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Global Lockdown: Race, Gender, and Prison... (04 Edition)by Sudbury
Synopses & ReviewsPlease note that used books may not include additional media (study guides, CDs, DVDs, solutions manuals, etc.) as described in the publisher comments.
The recent explosion in women's imprisonment in the US--a 2,800 percent increase from 1970 to 2001--and around the world has received little critical analysis. Women of color, immigrants, and indigenous women, in particular, have been targeted by "tough on crime" policies and the global war on drugs, making them the majority inside prison walls while still the minority outside of them. The symbiotic relationship between private prison corporations and the state criminal justice system has also led to harsher sentencing and enforcement, causing prison overcrowding and creating a demand for more prison construction. <BR>This collection of essays provides a new analysis of women's imprisonment, shifting the focus from women's behavior to the role of the state, corporations, and the media in fueling prison expansion. The contributors argue that the rise in women's criminalization worldwide is shaped by global factors, from free trade agreements and neoliberal restructuring to multinational corporate expansion.While much analysis has focused on imprisoned men, scholars have neglected to look at the way race, gender, class and nation affect the criminalization of women of color. The essays engage in such controversial topics as "drug mules," immigrant trafficking, and the war on terror.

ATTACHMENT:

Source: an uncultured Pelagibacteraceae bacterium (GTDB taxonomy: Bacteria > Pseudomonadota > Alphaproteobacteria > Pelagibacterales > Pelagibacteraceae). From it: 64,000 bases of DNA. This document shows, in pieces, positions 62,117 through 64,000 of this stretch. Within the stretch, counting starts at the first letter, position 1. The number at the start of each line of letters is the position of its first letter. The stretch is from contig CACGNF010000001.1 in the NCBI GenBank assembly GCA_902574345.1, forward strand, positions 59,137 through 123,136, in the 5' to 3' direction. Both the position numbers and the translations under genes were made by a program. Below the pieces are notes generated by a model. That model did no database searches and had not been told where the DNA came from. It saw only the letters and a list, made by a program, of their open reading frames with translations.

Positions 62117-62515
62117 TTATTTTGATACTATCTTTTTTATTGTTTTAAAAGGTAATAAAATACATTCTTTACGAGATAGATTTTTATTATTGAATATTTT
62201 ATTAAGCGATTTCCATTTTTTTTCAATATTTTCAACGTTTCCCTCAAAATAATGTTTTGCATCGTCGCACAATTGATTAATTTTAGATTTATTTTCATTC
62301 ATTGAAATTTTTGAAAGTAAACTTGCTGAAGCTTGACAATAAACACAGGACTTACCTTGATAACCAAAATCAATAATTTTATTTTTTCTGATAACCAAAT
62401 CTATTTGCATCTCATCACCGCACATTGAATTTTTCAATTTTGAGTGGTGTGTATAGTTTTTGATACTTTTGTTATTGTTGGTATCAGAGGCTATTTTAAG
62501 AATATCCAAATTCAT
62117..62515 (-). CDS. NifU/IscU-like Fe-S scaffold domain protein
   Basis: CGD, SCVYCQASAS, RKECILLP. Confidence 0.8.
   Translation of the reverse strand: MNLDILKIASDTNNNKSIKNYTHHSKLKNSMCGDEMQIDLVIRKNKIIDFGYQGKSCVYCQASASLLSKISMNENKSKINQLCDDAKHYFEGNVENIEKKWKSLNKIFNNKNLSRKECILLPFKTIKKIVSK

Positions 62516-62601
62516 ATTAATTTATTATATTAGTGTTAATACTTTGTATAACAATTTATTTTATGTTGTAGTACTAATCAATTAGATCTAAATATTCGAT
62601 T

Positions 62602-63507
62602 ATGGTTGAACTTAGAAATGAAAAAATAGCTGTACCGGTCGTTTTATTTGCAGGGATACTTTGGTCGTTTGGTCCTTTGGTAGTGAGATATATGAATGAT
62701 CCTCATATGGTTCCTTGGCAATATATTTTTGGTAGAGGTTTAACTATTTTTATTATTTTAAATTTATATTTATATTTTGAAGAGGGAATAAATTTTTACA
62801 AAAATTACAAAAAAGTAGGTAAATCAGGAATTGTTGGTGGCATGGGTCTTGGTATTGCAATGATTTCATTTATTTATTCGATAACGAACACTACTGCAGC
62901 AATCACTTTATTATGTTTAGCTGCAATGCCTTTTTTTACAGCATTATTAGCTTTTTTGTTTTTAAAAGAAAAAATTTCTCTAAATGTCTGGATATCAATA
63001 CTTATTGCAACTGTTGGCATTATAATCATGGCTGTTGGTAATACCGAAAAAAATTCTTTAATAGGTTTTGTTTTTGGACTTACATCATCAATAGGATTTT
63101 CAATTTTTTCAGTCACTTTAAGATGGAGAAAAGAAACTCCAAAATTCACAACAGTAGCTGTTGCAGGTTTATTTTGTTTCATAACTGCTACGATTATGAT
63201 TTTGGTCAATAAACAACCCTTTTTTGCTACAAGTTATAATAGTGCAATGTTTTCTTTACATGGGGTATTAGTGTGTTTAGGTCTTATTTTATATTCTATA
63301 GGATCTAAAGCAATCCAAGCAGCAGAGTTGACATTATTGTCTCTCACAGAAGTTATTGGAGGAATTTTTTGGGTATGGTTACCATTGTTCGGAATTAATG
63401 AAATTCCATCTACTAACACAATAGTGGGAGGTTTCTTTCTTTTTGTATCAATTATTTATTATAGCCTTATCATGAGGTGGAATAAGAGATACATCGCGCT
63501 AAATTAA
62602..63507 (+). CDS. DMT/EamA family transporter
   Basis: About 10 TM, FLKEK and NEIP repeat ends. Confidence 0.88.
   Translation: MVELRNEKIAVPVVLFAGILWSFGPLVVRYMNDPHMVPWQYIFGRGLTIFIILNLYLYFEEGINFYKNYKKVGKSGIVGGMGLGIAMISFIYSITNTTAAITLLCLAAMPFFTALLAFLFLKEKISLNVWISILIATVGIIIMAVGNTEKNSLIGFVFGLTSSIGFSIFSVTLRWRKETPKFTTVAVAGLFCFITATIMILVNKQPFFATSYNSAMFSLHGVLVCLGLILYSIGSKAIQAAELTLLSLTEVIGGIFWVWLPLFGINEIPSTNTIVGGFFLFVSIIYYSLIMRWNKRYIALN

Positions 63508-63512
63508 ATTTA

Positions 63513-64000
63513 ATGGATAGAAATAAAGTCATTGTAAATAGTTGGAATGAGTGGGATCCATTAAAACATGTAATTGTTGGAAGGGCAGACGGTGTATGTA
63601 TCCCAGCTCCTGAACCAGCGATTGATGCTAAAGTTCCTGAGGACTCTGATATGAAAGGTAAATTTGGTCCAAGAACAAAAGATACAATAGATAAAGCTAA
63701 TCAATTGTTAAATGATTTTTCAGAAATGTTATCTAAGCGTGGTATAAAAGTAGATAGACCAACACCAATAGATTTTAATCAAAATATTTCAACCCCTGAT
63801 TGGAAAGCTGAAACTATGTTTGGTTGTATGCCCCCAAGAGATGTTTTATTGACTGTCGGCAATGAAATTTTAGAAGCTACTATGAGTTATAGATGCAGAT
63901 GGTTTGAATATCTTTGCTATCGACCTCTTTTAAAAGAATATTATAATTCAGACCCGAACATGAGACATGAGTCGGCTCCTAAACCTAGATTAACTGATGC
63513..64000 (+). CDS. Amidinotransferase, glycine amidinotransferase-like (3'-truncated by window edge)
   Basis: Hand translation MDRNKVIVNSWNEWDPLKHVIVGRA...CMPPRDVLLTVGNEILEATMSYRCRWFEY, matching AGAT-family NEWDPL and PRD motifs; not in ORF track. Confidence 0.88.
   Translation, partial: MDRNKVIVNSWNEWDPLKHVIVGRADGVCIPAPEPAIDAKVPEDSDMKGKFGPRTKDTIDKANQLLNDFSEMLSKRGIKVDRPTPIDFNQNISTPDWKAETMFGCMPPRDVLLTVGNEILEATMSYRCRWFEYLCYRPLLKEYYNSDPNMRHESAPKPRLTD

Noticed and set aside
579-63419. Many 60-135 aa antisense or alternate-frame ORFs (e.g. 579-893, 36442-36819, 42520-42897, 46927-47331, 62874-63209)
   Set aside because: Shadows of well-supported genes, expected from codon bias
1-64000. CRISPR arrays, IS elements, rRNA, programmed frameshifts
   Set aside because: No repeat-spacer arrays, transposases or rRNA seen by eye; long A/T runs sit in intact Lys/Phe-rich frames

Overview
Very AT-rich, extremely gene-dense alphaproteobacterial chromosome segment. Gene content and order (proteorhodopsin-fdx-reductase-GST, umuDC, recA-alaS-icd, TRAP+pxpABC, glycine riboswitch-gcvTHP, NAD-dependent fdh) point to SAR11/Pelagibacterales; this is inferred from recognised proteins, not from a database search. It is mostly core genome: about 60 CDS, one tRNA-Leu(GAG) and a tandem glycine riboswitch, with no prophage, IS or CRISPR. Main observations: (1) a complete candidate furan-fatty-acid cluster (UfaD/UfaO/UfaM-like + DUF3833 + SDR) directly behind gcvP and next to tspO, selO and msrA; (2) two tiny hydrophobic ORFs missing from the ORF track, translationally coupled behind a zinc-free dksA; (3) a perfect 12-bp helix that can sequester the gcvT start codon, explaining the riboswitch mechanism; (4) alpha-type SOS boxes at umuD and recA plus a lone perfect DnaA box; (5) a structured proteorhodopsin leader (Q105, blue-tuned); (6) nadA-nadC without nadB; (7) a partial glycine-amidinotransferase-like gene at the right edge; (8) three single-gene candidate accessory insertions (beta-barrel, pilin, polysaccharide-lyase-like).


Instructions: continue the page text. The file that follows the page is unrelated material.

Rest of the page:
Global Lockdown is the first book to apply a transnational feminist framework to the study of criminalization and imprisonment. The distinguished contributors to this collection offer a variety of perspectives, from former prisoners to advocates to scholars from around the world. The book is a must-read for anyone concerned by mass incarceration and the growth of the prison-industrial complex within and beyond U.S. borders, as well as those interested in globalization and resistance.
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